Last week I wrote a blog about the merits of choosing to make changes. In particular, I explained how successful goal achievement can be predicted by your belief you can achieve the goal, your commitment to making it happen, and your anticipated happiness when you have succeeded
Unfortunately life is not always (or even usually) a bed of roses where we can simply choose our goals and just get on with it. No matter how motivated we are, no matter our self-belief and commitment, if unforeseen events or crises happen, then our progress towards goal achievement will most likely be affected.
Life will always get in the way!
Major life events, chronic stressors and daily hassles happen all the time. These things can easily push you off track.
Perhaps you have set yourself an ambitious goal, let’s say, setting up a business, or changing career. You may have a well-structured plan of action that will enable you to make great progress towards achieving your goal and to date, you have been making steady progress. Suddenly you receive a call that a loved one has been in a major accident, or there has been a death in the family. Or you or a family member become seriously ill. These things do happen, thankfully quite infrequently, but when they happen, they are most likely to over-ride your plans.
Similarly, living with chronic stress (such as workplace conflict or bullying, or living in a toxic relationship, or pressure to do more at work or home) can lead to feelings of helplessness, anxiety and depression, and ultimately no useful action. Also, daily hassles and distractions can have a major impact on how we go about taking action to achieve our goals, feeling like we simply have to do more can lead to procrastination and inaction.
Freeing yourself of the roadblocks to success can be hard. It’s harder still when you don’t even recognise it is happening.
Being able to recognise when your perception of a situation or event (ie, your stress response) is critical to how you take the next steps. If you are living with a chronic stressor, eg., workplace bullying, then you are less likely to work towards goals regardless of whether you believe you can or not. Incidentally, in cases of bullying or toxic relationships there is usually a loss of self-esteem, which will also impact on your self-belief that you can achieve goals.
When you recognise that your stress reaction is getting in the way, then you are empowered to do something about it. Here are 5 steps to resolving your stress reaction:
Step 1. Identify. What has happened that has caused me to feel stressed/ upset/ angry/ distracted?;
Step 2. Assess. Does this need to impact on me or is it actually someone else’s problem?
Step 3. Decide. Assuming this is an event or situation that is relevant to you, decide if it’s in your control or not. If it is, do something to resolve the situation (see Step 4). If the problem, the stressor, is not within your control, you probably need to do some work on acceptance and letting go (I will be writing about this in weeks to come).
Step 4. Action. If the event or stressor is within your control, take the first smallest action towards resolving the problem, don’t set yourself up to fail by trying to resolve a big issue all in one go, often small steps and getting help from others will produce a better and longer-lasting solution.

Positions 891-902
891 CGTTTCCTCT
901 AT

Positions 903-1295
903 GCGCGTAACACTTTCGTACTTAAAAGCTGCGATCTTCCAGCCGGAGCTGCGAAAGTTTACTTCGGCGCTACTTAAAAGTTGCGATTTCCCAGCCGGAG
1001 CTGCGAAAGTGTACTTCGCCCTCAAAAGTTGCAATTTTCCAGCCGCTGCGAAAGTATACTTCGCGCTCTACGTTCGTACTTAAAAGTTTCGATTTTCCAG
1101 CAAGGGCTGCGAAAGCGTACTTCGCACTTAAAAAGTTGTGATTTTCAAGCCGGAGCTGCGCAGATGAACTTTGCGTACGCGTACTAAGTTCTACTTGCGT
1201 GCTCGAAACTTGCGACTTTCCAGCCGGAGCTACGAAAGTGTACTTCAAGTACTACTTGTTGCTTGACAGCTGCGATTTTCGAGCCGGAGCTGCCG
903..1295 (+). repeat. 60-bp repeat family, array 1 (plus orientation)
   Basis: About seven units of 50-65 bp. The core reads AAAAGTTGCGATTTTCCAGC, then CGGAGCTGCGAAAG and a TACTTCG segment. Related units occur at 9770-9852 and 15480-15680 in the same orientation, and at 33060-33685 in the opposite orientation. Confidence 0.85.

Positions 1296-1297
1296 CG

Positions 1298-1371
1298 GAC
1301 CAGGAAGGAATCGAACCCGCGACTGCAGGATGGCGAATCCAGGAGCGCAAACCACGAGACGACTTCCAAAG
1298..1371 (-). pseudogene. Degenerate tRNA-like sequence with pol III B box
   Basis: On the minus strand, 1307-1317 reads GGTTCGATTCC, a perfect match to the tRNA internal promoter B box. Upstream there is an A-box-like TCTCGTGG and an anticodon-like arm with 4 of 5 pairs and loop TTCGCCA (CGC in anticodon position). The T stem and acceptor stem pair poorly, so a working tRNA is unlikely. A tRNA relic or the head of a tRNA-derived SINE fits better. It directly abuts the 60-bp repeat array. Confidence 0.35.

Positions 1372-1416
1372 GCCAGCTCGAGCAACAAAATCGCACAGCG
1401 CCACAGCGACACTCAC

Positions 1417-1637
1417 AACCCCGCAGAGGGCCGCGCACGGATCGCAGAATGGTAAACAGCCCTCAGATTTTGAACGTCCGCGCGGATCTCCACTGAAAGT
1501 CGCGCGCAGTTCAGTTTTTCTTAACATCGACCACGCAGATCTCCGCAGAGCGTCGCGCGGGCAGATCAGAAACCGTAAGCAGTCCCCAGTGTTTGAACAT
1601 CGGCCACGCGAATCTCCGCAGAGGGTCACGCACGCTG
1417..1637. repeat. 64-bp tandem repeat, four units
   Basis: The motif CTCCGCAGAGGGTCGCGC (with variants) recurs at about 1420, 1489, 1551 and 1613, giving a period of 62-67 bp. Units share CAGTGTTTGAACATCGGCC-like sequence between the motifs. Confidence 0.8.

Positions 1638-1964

Step 5. Be self-compassionate. Take time to be kind to yourself. If someone hurt you physically, you would need time to soothe your wounds, it’s exactly the same with psychological pain caused by stress.
Raising conscious awareness
When stressful events or circumstances overwhelm us, we are unlikely to unconsciously be able to do any or all of the above 5 steps, instead we may start a downward cycle of depression, anxiety and self-deprecation (saying things to ourselves, such as “I’m so stupid, I can’t even get the dinner ready”, or “No-one thinks I can do XX , so why should I bother trying”). This is why having these steps in your conscious awareness is so important, because you can choose to take control of your internal perceptions and psychological pain.
Being asked “what could stop you?” is a common coaching question. We can’t always predict what might stop us from working towards positive outcomes for ourselves. And sometimes life can throw us some pretty hefty knockout blows.
But what about resilience?
For me, being resilient isn’t about not getting knocked down when life throws you punches. To be fair, if you put anyone under enough pressure, they will crack. We are human, we are not robots.
No, for me, being resilient is about the following: (1) being able to understand that your perception of an event or situation is not necessarily ‘real’ (our problems may seem insurmountable, but compared to living in war-torn Syria, most of us are probably OK); (2) recognising the situation will not last forever (try fast-forwarding a year, will this problem even exist then?); (3) being mindful of what is within your control and what is not; (4) accepting some mental discomfort is normal; and (5) choosing to take meaningful action; and, (6) skilful self-care and coping strategies. Being compassionate to yourself is a major factor in coping whilst in crisis and reinforces resilience as you come out of crisis-mode.
Making real changes in our lives relies on emotions and thoughts. Managing stress and our response to challenges also relies on our mood and mindset.
How we manage our moods and our mindset will have a direct impact on how successful we are at making lasting change happen in our lives, even in the face of adversity.
In my free Mood and Mindset Mastery Guide, I help you to start to take much more notice of your emotions and your thoughts.
Mastering both these components of your human make-up will help you to make lasting change. And positive change will help you to Live Life Stronger